After weeks of navigating around construction at Ottawa’s TD Place, Rick Campbell won’t have any trouble Friday night making that turn from 112 Avenue NW onto Stadium Road NW and then into Commonwealth Stadium.
It’s a route the rookie head coach of the Ottawa REDBLACKS has often traveled, first as a kid in the stands and for many years as a CFL assistant, both in Edmonton and elsewhere. And as much as Campbell has tried to downplay the significance of his return to Edmonton, it really is special.
- Hugh Campbell
That’s why Campbell has spent most of the week fielding questions, both in Ottawa and Edmonton, about what it will really be like on the sidelines at Commonwealth, in a stadium he spent many a game watching his legendary dad Hugh coaching the last real CFL dynasty.
But instead of looking back, Campbell's primary focus is on getting his first win as a head coach. And when that first one comes along, he will stand just 69 CFL coaching wins behind his father.
Realistically, some day he may even challenge his father's wins total. But one standard out of reach is Hugh Campbell's all-time best .755 win-percentage over six seasons. That mark should be safe forever.
“I don’t look at it any differently,” Campbell was telling reporters in Ottawa as part of a hectic week. The REDBLACKS hosted their season ticket holders in the new stadium at TD Place Wednesday night before catching an early morning flight Thursday to Edmonton, in search of the franchise’s first ever win.
“I’m very fond of Edmonton. Edmonton has given me a lot in my life,” Campbell continued. “But I’ve been there so many times now as not an Eskimo, I’ve just kind of gotten past that, I guess.”
Still, anytime the REDBLACKS play a road game in their first go around the league, he’s still the son of Hugh Campbell, at least among the over 50 set, and that’s never more prevalent than in Edmonton.
A young Campbell was still trying to decide if he was a hockey player or a football player when his father was leading one of the CFL’s all-time greatest teams.
“I was very young then, we’re talking elementary school age, but I remember that stuff,” Campbell was saying. “I have many fond memories of Edmonton and still have good friends there, people that I know that work with the team.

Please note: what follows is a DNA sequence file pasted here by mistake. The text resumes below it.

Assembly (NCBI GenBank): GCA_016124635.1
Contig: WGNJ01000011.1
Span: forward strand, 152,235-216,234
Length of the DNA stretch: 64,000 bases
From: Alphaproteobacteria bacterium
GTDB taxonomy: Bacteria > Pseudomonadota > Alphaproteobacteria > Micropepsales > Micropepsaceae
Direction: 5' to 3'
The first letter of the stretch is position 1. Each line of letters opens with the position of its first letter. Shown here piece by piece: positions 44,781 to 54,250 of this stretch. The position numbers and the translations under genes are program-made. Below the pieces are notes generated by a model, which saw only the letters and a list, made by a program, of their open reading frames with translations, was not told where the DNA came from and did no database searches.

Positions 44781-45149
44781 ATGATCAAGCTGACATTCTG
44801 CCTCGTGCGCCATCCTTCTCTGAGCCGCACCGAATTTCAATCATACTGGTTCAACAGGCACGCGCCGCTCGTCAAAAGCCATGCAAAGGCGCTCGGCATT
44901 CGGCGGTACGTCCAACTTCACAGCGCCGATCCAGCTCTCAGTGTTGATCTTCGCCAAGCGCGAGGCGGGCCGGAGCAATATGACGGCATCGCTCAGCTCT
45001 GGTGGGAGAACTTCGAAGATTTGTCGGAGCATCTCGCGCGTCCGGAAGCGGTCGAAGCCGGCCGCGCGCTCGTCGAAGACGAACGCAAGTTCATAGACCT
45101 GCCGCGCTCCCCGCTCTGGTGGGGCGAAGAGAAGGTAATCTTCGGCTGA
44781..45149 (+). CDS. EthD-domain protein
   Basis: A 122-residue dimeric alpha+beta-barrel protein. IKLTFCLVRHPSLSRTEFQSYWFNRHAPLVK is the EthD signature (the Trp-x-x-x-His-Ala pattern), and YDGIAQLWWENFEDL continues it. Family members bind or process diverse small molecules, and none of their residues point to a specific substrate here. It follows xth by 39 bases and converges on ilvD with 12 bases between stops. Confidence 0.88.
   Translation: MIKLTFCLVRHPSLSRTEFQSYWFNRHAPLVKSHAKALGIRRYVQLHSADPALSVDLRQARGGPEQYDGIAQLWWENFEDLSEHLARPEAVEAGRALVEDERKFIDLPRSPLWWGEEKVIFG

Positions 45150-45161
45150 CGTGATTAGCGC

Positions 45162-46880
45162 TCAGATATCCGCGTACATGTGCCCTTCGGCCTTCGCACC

“It’s always exciting to go back there. It’s a great stadium and a great place to play.”
And there would be no greater place to get that first win than on a field his father seldom lost on.
The coaching exploits of Campbell, the elder, in Edmonton, are what put him in the Canadian Football Hall of Fame in 2000.
As if his playing career with Saskatchewan wasn’t enough, Campbell replaced Ray Jauch, a coaching legend in his own right, after the 1976 season. During Jauch’s final season the Eskimos went 9-6-1 but fell in the Western Final, which in that era of Edmonton football, constituted a poor season.
The next year Campbell’s Eskimos went right to work and reeled of six consecutive Western Football Conference championships and after losing in the ’77 Grey Cup (blown out 41-4 to be exact), then reeled off five consecutive Grey Cup championships, a feat that will never be repeated.
As Hugh Campbell’s coaching career moved south to Los Angeles in the USFL, and Houston in the NFL, so went the family.
Years later Rick Campbell had to work his way up the coaching ranks and it’s not like his famous father did him any favours. Hugh Campbell even nixed his son’s first chance at being a CFL assistant by telling then Eskimos head coach Kay Stephenson not to hire him.
It wasn’t until another CFL coaching legend Don Matthews became the Eskimos Head Coach and did an end run on GM Campbell. Matthews issued an ultimatum that he wanted the young coach on his staff.
That was back in 1999 and Rick Campbell has been paying his dues as an assistant ever since, until the REDBLACKS came calling.
“And I never made a call to help him get a job,” Hugh Campbell told the Edmonton Sun’s legendary columnist Terry Jones.
“When it came to Ottawa he did ask me at one time what I thought about it. I told him he needed to go to the best place where he thought he had the best chance in terms of it being all about people. I told him ‘You want to go to where you are going to be the most comfortable with the people you are going to work with and for.’ And that’s all I said.
“Rick had his reasons. And he didn’t need to and hasn’t necessarily gone through all of them with me. But he did make it real clear that he liked the whole idea of Ottawa.
“He liked the idea of being there to help shape it be the way he wanted it to be from the beginning. He liked the idea of not having old problems hanging around.
“He really liked the people he talked to, the owner and general manager. And I know that he would have been very, very happy staying in Calgary with John Hufnagel. He thinks Hufnagel is the end all to head coaches.”
And who knows? With the Campbell coaching DNA, some day other coaches might be comparing Rick Campbell with Hufnagel and his famous father.